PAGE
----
27. Niu J, An J, Wang L, Fang C, Ha D, Fu C, Qiu L, Yu H, Zhao H, Hou X, et al. Transcriptomic analysis revealed the mechanism of oil dynamic accumulation during developing Siberian apricot (Prunus sibirica L.) seed kernels for the development of woody biodiesel. Biotechnology for biofuels. 2015;8:29.

    Article  CAS  PubMed  PubMed Central  Google Scholar 

  28. Long X, He B, Wang C, Fang Y, Qi J, Tang C. Molecular identification and characterization of the pyruvate decarboxylase gene family associated with latex regeneration and stress response in rubber tree. Plant Physiol Biochem. 2015;87:35–44.

    Article  CAS  PubMed  Google Scholar 

  29. Miller H, Barnett JR. The Structure and Composition of Bead-like Projections on Sitka Spruce Callus Cells Formed during Grafting and in Culture. Ann Bot. 1993;72(5):441–8.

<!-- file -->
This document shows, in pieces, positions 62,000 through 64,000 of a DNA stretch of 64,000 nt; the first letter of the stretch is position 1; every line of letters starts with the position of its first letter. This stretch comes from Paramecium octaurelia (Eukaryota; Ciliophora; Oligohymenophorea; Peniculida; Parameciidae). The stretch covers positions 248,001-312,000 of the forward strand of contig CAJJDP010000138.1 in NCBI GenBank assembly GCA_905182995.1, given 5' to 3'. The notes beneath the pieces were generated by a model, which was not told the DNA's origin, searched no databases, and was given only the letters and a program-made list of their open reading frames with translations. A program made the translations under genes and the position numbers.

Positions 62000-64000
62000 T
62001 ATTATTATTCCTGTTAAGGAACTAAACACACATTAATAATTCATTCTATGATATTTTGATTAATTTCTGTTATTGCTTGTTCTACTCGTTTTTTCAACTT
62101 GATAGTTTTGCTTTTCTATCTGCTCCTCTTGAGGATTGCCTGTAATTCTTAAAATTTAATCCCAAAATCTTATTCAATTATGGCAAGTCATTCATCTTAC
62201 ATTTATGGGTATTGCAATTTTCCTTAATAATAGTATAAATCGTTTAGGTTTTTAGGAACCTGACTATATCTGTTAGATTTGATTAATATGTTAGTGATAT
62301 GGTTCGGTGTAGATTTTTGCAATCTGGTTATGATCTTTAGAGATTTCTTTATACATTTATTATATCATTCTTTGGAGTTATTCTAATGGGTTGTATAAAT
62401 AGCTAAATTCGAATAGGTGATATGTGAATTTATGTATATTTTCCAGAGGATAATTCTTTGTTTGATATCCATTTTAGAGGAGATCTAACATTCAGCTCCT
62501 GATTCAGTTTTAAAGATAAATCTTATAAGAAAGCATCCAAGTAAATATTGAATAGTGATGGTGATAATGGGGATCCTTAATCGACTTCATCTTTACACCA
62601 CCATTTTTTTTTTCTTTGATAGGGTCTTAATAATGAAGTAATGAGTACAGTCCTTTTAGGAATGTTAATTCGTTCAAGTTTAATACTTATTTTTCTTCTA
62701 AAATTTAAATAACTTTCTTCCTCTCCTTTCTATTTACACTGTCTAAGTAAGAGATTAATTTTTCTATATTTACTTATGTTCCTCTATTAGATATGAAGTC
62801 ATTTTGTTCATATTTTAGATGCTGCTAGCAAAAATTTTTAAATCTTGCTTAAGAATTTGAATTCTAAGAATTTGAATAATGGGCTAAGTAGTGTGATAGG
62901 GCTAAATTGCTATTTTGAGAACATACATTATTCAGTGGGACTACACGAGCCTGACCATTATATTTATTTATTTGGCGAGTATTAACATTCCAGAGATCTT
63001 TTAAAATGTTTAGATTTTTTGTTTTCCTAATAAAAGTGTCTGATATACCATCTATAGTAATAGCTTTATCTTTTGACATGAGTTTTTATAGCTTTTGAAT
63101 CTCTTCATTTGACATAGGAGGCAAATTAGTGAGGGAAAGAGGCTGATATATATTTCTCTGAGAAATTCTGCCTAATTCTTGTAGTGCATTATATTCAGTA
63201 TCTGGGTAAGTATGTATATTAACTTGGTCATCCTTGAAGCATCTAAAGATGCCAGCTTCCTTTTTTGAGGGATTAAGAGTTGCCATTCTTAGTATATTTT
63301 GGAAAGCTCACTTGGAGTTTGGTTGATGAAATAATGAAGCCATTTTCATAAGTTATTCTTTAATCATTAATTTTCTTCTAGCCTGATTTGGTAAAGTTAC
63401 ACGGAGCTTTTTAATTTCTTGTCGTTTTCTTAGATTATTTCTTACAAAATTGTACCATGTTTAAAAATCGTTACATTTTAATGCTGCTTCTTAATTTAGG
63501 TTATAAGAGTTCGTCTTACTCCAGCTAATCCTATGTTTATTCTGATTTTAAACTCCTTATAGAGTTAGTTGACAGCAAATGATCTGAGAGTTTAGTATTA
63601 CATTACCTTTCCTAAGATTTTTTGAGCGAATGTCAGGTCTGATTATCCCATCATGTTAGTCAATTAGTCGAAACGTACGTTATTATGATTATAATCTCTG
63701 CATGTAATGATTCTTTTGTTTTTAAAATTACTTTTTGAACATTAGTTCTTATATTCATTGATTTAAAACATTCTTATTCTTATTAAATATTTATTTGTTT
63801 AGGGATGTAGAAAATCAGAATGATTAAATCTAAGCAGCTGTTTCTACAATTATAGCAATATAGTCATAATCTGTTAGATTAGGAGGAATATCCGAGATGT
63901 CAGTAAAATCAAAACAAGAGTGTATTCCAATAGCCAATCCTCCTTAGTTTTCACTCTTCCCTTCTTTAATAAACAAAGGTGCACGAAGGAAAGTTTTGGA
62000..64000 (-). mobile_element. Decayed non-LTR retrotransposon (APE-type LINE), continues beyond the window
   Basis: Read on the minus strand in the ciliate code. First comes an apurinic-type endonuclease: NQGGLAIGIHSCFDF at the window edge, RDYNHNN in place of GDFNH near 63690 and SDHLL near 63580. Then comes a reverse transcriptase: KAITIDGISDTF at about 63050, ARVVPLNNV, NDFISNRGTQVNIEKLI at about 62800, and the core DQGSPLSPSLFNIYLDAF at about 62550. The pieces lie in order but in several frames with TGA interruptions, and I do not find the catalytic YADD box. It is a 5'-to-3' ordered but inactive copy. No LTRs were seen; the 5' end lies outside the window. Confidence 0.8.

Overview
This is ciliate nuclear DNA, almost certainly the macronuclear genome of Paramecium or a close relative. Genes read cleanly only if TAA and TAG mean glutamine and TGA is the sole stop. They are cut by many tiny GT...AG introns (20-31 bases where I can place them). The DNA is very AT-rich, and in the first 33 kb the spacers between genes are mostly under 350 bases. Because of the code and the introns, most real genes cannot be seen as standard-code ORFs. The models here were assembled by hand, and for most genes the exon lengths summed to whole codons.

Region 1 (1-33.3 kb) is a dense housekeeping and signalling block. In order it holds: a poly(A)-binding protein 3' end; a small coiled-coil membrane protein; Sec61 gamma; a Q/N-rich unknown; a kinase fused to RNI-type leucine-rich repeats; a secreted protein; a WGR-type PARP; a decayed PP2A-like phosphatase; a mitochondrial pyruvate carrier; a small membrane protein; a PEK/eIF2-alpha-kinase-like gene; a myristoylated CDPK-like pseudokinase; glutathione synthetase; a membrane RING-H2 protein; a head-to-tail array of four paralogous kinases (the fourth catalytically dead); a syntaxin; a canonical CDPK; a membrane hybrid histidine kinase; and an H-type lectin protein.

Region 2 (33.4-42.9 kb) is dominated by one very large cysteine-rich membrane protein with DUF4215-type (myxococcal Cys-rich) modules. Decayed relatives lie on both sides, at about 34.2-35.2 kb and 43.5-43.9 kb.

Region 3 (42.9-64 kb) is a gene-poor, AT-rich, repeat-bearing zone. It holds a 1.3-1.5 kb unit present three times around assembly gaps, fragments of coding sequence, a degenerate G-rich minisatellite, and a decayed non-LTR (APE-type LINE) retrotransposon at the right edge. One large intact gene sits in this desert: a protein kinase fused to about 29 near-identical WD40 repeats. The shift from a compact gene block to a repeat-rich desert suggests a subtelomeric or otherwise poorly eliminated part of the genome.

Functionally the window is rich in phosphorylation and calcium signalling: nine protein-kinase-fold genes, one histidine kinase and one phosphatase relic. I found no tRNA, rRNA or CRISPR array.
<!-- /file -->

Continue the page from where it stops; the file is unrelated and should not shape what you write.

Article  Google Scholar 

  30. Xu J, Li M, Jiao P, Tao H, Wei N, Ma F, Zhang J. Dynamic transcription profiles of “Qinguan” apple (Malus x domestica) leaves in response to Marssonina coronaria inoculation. Front Plant Sci. 2015;6:842.

    PubMed  PubMed Central  Google Scholar 

  31. Bishopp A, Help H, El-Showk S, Weijers D, Scheres B, Friml J, Benková E, Mähönen Ari P, Helariutta Y. A Mutually Inhibitory Interaction between Auxin and Cytokinin Specifies Vascular Pattern in Roots. Curr Biol. 2011;21(11):917–26.

    Article  CAS  PubMed  Google Scholar 

  32. Hobbie L, McGovern M, Hurwitz LR, Pierro A, Liu NY, Bandyopadhyay A, Estelle M. The axr6 mutants of Arabidopsis thaliana define a gene involved in auxin response and early development. Development. 2000;127(1):23–32.

    CAS  PubMed  Google Scholar